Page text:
Right from the start, Pierre Leguillon was very much involved in the show’s conceptualization, which is normal when you consider the fact that his artistic practice explores the way in which artworks are shown. The show’s scenography as well as the selection of works were therefore all decided together with him.


© 2015 Sven Laurent – Let me shoot for you

As a curator, how important is your relationship with the exhibited artist?

Very important. When you exhibit the work of an artist, you have to immerse yourself in his or her universe. I thus spent long hours with Pierre discussing, not only the exhibition and his artistic practice but also many other things that are not directly connected to his work but help to shape it. It is an incredibly enriching process, which requires commitment, curiosity and empathy.


© 2015 Sven Laurent – Let me shoot for you

From research to scenography, can you discuss the various different people involved in the show?

Any exhibition is a team effort. The curators are often put forward in the communication of the shows, but in reality there are many people involved, such as the technical team, the assistant curators, the sponsors, the financial partners, the lenders, etc… This is the reason why we always present the entire list of people who contributed to our shows at the entrance of the exhibitions at WIELS. These are opening credits, similar in a way to those you find in films.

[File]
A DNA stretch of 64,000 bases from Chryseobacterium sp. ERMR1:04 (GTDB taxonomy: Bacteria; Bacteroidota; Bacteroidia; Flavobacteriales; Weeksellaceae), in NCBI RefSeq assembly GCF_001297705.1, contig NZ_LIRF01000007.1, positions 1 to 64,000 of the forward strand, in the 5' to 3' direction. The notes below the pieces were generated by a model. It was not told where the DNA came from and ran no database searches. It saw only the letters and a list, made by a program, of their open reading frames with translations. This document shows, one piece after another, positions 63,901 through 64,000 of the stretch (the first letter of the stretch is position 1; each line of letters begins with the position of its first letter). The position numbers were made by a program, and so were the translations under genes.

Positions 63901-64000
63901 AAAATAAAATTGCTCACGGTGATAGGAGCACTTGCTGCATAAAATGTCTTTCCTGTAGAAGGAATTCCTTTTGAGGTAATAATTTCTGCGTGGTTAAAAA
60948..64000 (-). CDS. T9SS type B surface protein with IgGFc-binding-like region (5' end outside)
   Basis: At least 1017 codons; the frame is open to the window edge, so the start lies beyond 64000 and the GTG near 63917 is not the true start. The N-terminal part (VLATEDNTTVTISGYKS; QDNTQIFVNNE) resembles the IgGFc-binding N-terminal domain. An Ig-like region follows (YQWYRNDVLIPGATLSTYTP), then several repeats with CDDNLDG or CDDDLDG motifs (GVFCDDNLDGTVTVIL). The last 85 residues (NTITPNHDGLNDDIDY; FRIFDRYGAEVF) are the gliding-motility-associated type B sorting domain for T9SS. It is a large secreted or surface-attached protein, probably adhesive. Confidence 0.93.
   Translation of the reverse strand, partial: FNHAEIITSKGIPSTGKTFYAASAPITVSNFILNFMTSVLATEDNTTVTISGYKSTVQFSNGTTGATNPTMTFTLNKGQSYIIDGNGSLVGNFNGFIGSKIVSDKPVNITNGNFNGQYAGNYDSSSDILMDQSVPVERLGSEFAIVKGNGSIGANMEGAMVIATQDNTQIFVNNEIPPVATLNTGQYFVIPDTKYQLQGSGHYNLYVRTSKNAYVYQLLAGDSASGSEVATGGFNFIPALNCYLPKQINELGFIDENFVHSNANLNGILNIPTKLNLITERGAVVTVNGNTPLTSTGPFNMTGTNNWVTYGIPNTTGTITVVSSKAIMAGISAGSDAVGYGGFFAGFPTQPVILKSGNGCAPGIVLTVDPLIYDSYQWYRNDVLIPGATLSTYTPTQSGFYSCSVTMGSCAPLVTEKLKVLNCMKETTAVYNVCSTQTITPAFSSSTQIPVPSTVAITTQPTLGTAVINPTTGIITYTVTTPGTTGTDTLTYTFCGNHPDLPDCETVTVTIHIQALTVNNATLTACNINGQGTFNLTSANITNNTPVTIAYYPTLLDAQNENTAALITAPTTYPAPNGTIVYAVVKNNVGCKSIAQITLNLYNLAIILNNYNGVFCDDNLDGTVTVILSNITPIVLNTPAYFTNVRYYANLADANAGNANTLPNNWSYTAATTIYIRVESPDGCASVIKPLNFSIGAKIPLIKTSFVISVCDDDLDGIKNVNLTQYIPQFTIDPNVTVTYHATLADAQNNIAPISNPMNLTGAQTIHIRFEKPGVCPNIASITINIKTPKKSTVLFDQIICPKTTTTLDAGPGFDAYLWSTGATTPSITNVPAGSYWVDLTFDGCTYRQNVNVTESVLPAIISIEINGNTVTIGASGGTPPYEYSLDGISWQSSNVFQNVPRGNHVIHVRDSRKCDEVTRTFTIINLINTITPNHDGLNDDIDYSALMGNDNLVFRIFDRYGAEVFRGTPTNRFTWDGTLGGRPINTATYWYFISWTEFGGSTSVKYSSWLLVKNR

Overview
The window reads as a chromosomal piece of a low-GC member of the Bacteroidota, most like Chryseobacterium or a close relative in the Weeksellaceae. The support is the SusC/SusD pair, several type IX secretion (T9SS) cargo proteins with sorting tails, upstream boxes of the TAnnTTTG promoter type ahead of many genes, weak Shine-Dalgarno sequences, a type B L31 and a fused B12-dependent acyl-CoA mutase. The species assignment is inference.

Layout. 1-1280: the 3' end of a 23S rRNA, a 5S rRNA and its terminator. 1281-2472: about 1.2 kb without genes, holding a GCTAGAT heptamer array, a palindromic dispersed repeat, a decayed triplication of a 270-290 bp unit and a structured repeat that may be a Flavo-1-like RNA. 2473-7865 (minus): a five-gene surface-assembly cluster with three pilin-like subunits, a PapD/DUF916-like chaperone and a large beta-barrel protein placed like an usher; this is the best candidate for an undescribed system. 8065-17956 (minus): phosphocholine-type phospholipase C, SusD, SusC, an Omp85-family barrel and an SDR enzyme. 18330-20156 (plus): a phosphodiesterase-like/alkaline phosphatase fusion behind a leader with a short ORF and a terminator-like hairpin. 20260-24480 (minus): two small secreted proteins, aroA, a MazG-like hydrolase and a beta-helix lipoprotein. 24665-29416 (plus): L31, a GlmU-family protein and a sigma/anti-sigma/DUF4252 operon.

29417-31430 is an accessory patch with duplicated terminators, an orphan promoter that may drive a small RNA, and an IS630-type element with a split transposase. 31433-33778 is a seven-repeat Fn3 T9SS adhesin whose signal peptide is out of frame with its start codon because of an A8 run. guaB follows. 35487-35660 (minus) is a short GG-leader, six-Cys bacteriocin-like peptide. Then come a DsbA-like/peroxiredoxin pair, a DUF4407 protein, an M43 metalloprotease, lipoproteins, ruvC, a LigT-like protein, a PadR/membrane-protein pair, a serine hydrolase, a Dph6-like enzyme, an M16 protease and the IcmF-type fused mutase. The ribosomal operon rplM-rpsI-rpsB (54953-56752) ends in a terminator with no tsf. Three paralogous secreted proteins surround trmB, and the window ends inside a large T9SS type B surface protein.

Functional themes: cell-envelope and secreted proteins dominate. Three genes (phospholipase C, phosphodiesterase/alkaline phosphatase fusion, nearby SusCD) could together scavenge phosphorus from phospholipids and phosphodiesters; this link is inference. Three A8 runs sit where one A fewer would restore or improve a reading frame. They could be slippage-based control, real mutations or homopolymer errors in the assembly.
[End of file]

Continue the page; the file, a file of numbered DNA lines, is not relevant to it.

© 2015 Sven Laurent – Let me shoot for you

What do you hope viewers will get from visiting the show?

I hope visitors will become more mindful of the ways in which art, and by extension all the images that surround us, is presented are never neutral and that every display devices – be it in a gallery, a museum, a magazine or on the Internet – will always transmit an ideology. The point therefore is for us to sharpen our critical sense.

© 2015 Sven Laurent – Let me shoot for you

On a more personal level, how has working on this exhibition enriched your understanding of the artist’s work? And of contemporary art more generally?

Before working on this project, I knew some of the artist’s works but I’ve definitely learned a lot during the preparations. The artist’s reflections on the way the art world is hierarchized also made me think of my own role and my own responsibilities as a curator.

© 2015 Sven Laurent – Let me shoot for you

As a curator, how do you select the artists whom you’d like to exhibit? Would you say your shows all have somewhat of a common denominator to them?

For my last shows, I worked with American artists Allen Ruppersberg and Robert Heinecken, who also collect reproduced images (photographs, posters, advertisements, etc.) which they re-use for their own work. They clearly share some of Leguillon’s interrogations, such as the notion of authorship, but also his deep sense of how the materiality of images influences our perceptions. Even if some of these works go back a few decades or make use of old imagery, the questions these artists raise are still very relevant, even essential. The culture in which we live has progressively become so digital that it seems increasingly intangible. These artists make us reflect on the specific conditions of image consumption in today’s environment.


© 2015 Sven Laurent – Let me shoot for you

Pierre Leguillon – Le Musée des Erreurs

Until 22nd February

Wiels, Brussels